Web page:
Good news! A short film that I got involved with a couple of years ago has been nominated for an AFI award in the category of Best Screenplay in a Short Film.
Paper & Sand tells the story of a young Afghan couple who have recently been released from immigration detention and are adjusting to their new lives in Sydney. It was recently also a finalist in the Dendy Awards that form part of the Sydney Film Festival, though it didn’t win either of its categories: Long Form Short was won by Stranded, which has also been nominated for an AFI in our category as well as a couple of others; and the Community Relations Commission award was taken by Switch on the Night, another refugee flick.
I co-wrote Paper & Sand with Queensland writer Ian Kennedy Williams. Co-writing can of course mean a lot of different things; in this case it meant that I took a perfectly good draft of Ian’s and messed around with it until it was superficially unrecognisable though (I think or at least hope) fundamentally the same.
If we were going by WGA attribution rules our names would accordingly be separated by an “and” in the credits; if we had both worked on the same draft we would have a “&” instead. I don’t know who decided that, but that’s how it is, and it’s why you sometimes get a mix of both in American films, as in “written by X & Y and Z”. (We won’t even get started on “story by” and “based on characters created by”.)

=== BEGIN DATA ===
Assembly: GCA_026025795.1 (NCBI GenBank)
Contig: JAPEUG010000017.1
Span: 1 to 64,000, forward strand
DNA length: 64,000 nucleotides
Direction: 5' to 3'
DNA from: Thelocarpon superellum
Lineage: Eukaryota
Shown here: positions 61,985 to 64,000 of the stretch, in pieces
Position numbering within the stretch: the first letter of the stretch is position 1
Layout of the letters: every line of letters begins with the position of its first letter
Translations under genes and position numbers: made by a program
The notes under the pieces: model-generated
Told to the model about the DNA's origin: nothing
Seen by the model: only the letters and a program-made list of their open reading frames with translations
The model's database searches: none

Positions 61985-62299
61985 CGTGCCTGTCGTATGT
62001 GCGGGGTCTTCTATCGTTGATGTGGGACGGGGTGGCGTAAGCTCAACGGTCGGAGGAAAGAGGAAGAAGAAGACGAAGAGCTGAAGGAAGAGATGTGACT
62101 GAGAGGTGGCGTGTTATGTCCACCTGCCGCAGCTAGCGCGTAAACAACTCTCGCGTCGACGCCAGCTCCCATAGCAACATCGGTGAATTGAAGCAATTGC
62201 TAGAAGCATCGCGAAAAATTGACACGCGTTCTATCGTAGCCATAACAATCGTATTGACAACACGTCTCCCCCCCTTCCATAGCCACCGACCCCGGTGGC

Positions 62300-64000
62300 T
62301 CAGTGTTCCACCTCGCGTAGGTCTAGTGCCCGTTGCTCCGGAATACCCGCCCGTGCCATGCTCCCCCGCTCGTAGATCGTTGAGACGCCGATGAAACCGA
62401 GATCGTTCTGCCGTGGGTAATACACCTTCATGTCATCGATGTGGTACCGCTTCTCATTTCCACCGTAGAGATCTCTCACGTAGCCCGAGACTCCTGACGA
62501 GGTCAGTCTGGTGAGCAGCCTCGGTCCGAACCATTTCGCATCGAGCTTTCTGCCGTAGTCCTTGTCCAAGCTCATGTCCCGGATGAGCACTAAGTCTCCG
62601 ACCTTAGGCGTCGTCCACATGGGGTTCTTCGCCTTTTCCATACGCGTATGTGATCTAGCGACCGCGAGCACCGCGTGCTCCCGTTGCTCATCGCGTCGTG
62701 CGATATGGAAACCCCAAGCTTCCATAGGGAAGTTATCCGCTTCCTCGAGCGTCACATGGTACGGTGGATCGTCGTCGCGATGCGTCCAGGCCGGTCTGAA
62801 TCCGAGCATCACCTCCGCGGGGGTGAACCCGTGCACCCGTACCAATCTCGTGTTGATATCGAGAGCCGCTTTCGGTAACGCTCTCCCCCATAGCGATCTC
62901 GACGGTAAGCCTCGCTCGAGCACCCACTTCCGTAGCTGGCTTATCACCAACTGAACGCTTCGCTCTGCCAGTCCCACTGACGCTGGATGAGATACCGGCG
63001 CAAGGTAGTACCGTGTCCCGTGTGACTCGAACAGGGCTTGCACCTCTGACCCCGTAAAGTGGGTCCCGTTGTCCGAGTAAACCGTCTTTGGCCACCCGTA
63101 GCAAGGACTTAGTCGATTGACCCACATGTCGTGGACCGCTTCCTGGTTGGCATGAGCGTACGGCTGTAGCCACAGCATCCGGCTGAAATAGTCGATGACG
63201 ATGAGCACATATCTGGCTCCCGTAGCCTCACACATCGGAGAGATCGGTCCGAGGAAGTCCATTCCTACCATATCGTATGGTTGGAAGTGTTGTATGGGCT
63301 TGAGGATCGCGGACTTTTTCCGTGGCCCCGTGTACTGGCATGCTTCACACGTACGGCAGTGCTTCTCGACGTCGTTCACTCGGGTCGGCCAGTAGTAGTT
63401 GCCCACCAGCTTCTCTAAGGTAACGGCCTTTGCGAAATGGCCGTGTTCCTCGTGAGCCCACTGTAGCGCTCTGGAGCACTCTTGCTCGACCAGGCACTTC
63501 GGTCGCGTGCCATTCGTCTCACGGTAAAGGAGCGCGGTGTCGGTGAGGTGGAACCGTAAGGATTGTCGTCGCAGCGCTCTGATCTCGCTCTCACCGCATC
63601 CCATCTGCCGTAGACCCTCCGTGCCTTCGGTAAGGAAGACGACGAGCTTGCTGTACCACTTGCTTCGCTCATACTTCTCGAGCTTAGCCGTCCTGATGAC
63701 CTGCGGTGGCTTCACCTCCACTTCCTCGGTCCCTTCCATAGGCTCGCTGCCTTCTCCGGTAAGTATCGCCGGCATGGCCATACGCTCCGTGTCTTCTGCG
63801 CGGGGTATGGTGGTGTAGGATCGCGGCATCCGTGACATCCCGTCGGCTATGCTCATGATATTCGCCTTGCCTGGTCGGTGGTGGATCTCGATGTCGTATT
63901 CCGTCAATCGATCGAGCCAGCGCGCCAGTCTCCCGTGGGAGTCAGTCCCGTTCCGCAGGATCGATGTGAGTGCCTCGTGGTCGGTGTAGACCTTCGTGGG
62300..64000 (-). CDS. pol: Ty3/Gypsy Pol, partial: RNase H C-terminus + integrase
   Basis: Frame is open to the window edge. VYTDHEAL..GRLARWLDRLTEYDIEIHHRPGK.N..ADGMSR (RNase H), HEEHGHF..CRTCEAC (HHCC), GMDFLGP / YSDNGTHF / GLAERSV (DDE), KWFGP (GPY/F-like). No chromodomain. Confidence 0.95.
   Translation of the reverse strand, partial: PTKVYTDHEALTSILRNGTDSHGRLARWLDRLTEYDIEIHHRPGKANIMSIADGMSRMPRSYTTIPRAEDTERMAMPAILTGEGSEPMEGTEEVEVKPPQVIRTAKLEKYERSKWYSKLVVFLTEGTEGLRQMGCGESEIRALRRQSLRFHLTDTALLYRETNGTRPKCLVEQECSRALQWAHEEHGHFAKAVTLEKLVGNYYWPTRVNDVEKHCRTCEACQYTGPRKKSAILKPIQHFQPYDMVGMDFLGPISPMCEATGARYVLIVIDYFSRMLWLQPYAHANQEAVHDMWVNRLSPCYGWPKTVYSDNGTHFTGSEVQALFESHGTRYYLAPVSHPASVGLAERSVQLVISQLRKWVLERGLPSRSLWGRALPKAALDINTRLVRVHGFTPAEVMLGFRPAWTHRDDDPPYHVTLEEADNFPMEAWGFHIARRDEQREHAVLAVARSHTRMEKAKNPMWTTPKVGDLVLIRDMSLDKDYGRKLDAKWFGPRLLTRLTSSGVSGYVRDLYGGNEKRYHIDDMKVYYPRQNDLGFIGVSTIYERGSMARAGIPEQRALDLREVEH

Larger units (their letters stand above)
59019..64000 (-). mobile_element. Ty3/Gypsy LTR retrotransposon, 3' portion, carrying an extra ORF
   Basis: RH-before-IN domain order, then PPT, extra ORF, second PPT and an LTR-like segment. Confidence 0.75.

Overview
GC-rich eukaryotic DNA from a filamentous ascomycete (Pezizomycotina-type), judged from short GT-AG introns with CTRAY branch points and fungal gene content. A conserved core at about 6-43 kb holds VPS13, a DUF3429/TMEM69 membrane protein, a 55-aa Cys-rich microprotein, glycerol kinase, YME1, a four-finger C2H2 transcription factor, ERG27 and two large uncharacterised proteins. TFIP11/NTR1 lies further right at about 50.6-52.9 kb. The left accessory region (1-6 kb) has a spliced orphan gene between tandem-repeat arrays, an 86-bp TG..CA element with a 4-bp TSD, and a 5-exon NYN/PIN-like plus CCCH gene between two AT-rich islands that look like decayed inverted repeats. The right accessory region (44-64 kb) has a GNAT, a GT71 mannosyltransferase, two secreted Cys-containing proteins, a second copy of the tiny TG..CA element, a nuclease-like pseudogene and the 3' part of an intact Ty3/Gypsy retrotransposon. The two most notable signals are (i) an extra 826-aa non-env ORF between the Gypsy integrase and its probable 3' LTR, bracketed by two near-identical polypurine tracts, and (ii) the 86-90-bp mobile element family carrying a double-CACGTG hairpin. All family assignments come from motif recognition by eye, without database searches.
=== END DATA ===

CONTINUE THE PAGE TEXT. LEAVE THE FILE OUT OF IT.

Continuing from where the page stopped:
The AWG is a bit more flexible, which is why the writing credit for the also-AFI-nominated Candy goes to “Luke Davies (with Neil Armfield)”. But the WGA handbook makes interesting reading; the variations are many and convoluted, and you can see how you’d get into trouble when a lot of people are involved in the creation of a story and they all want to be acknowledged—as they should be (except for the director, who nobody wants to hear from).
My first gig writing for performance was a bit like this one; a very good playwright had written a complex epic about drugs and intergenerational blame that went for three or four hours, and I had to try to cut it down to an hour and a bit and make it more accessible to teenagers. For that they called me a “dramaturg”, which is one of those words nobody quite knows the meaning of, but which can be said with a gratifying sneer.
Anyway, congratulations to Ian and to director Sotiris Dounoukos. The AFI awards are held in Sydney on 7 December 2006 and will be televised on Channel 9, though the short film categories might be over by the time the telecast starts.
Update: We did not win the AFI award; Stranded beat us to it again. We did, however, win the Punters Choice award for February 2007 at Fitzroy Shorts. So that’s something!